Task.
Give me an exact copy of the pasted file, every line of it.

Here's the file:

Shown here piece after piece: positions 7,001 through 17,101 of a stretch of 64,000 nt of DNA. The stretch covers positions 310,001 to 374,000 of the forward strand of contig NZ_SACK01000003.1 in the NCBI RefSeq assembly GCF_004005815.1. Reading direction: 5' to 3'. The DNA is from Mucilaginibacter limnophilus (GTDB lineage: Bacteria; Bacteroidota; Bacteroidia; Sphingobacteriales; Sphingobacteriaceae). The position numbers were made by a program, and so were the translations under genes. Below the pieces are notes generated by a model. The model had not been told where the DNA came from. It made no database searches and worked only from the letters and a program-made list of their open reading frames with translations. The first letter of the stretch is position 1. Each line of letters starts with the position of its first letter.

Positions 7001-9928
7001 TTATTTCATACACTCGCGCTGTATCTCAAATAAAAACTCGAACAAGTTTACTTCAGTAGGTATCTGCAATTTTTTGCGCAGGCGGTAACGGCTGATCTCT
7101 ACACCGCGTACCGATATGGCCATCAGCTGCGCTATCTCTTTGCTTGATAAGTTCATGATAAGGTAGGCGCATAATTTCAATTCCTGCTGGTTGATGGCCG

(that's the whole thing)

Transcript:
Shown here piece after piece: positions 7,001 through 17,101 of a stretch of 64,000 nt of DNA. The stretch covers positions 310,001 to 374,000 of the forward strand of contig NZ_SACK01000003.1 in the NCBI RefSeq assembly GCF_004005815.1. Reading direction: 5' to 3'. The DNA is from Mucilaginibacter limnophilus (GTDB lineage: Bacteria; Bacteroidota; Bacteroidia; Sphingobacteriales; Sphingobacteriaceae). The position numbers were made by a program, and so were the translations under genes. Below the pieces are notes generated by a model. The model had not been told where the DNA came from. It made no database searches and worked only from the letters and a program-made list of their open reading frames with translations. The first letter of the stretch is position 1. Each line of letters starts with the position of its first letter.

Positions 7001-9928
7001 TTATTTCATACACTCGCGCTGTATCTCAAATAAAAACTCGAACAAGTTTACTTCAGTAGGTATCTGCAATTTTTTGCGCAGGCGGTAACGGCTGATCTCT
7101 ACACCGCGTACCGATATGGCCATCAGCTGCGCTATCTCTTTGCTTGATAAGTTCATGATAAGGTAGGCGCATAATTTCAATTCCTGCTGGTTGATGGCCG